When people discover an affair or decide to come clean, they often ask “Is affair recovery even possible?”
If this is you, don’t pay attention right now to friends, family, social media, or the internet on this one. There are a million negative opinions and they all spout off without any real wisdom on the topic. Remember, you’re an adult, it’s your relationship and your life. You get to make your own decision for your situation.
And if you’re reading this, then there’s a part of you that hopes recovery after an affair really is possible.
Of course Affair Recovery is Possible
Most people don’t choose it. I’ll explain.
But first, some sobering stats: infidelity occurs in fifty percent of committed relationships. Fifty percent! It’s staggeringly common. Maybe that’s surprising, or depressing, but it’s the truth and what is means is: you’re not alone. This is a human experience. Guess what else? Fully two thirds of people STAY together after infidelity…without professional intervention.
So, what do I mean when I say most people don’t choose to recover after an affair?
I mean they don’t do the work to actually heal individually, take complete responsibility for themselves and their actions, (I’m talking both people individually- not waiting for the other person to “shape up”) and they don’t want to actually learn and practice the skills it takes to show up differently for healthy, mutually satisfying relationship.
Humans are designed to conserve energy, to rely on coping mechanisms, and to survive. We are biological beings, after all. But we are so much more than that.
I get it. Infidelity is a heart-crushing blow. It threatens to undo everything. It’s so disorienting! It will rock your world like nothing else.
It’s understandable if work is the last thing you want right now.
We all have our natural response to a threat or crisis. Maybe you run away. (Your automatic response is “Nope. Once a cheater…”) Maybe you fight. (You argue, insult, yell, tell everyone, throw things, retaliate.) Could be you’re like me and you freeze, trying to avoid the “unpleasantness” or you prefer to pretend nothing happened and just keep moving. And maybe, like many people, you try to protect yourself by doing all the things to preserve the relationship and hope this will never happen again.
We call those four responses to threat: fight, flight, fawn, and freeze.
Yet some people choose to actually rise to the occasion.
Despite this enormous heart wound, some people really do want to recover. Fully. Not just sweep this under the rug, not merely hang on until the pain lessens a bit, not move on to the next relationship, but truly recover.
Those willing to rise to the occasion and do their work are the clients I love to serve.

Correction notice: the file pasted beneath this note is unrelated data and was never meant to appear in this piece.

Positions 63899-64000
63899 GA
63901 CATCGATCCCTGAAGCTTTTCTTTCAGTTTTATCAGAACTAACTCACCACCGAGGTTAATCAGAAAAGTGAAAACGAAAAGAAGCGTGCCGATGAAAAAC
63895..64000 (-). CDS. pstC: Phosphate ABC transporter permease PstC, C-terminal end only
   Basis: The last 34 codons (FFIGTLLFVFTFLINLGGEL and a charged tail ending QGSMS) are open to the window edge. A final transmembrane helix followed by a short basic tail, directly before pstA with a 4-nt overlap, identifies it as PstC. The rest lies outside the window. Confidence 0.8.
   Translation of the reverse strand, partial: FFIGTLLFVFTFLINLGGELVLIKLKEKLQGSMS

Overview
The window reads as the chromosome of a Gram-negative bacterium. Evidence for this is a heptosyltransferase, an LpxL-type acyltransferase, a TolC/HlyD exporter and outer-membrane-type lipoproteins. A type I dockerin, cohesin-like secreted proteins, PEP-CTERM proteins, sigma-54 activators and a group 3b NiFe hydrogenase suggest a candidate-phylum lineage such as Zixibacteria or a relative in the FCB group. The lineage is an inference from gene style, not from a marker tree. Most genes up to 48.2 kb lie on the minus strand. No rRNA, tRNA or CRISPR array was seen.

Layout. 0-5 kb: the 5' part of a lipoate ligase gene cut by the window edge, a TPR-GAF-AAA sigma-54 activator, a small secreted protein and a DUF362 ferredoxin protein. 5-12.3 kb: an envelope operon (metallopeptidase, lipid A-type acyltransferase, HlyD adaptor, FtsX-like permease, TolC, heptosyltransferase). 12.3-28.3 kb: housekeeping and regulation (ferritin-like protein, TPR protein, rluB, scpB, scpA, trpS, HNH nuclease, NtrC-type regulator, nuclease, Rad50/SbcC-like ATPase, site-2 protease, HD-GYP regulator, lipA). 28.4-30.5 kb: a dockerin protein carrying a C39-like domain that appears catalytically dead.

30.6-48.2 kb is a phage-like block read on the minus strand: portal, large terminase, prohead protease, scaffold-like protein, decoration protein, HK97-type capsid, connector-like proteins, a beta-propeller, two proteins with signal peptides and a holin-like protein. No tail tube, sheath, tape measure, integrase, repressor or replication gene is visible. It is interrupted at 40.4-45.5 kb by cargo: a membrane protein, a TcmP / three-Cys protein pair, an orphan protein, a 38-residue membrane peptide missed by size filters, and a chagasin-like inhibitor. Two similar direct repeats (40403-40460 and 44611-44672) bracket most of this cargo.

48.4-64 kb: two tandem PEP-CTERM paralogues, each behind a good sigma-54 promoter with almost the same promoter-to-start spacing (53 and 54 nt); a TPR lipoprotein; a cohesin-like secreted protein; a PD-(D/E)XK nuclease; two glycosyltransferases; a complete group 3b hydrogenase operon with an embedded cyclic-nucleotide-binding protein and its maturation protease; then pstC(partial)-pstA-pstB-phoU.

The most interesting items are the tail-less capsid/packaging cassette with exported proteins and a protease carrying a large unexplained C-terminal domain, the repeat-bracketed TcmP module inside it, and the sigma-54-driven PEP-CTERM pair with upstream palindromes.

The First Question to Ask
The discovery of an affair is excruciating for the betrayed partner. The disclosure of unfaithful behavior is also painful for the offender. It draws the entire relationship into question. Each person questions the character of their partner…and themselves. They ask “How could you do this?” or “How could I do this?” and “What is wrong with you?” or “What is wrong with me?”
While those are natural first questions, (and you will come up with answers) they aren’t the most helpful questions to ask. And they aren’t helpful or healthy because the information you come up with doesn’t give you anything good to work with.
The very best question is: how do I recover from this? Notice you’re not asking if the relationship can be saved or if it’s worth it. You’re asking “How do I recover from this?”
Asking the best question will lead you to discover real help. (Hi, nice to meet you.) For more on why asking the right questions matters to your brain, check this out.
Affair Recovery is Different Here
That’s because we go through a five stage process that minimizes your pain and suffering while it moves you forward. You won’t get stuck in the pain. But you will learn constructive things to do with it.
We use an approach that respects your natural response to stress while equipping you with the strength it takes to get through this tough time.
That’s why it makes no sense for you to consult friends, family, SM, or the internet for guidance right now. The loudest voices out there are probably not the ones that honor the way you’re made and how you move through the world. And you deserve that kind of individualized attention, especially right now.
How long does Affair Recovery take?
Of course you want to know if this intense suffering is going to become your new norm. Of course you want the fastest way through the worst of this.
“Experts” say it takes 2-5 years to recover after an affair. Now, they don’t mean 2-5 years in active couples therapy. At least, let’s hope not! They mean some time in couples therapy and then years on your own. That’s too long in my book. (Read more on the timeline for recovery.)
Still, with so many people attempting to “get over” this without professional help, it’s easy to see why that’s the average statistic. But it doesn’t have to take that long. At all.
We’ll get to work making the shifts that give you the most relief right away. I’ll teach you how to decrease your suffering and be sure you’re not making it worse for yourself, the other person, or the relationship.
Even if you’re not sure if the relationship is viable, YOU deserve to fully recover. Let me help. Click on the Connect button, so we can get a call scheduled within 24 hours.CONNECT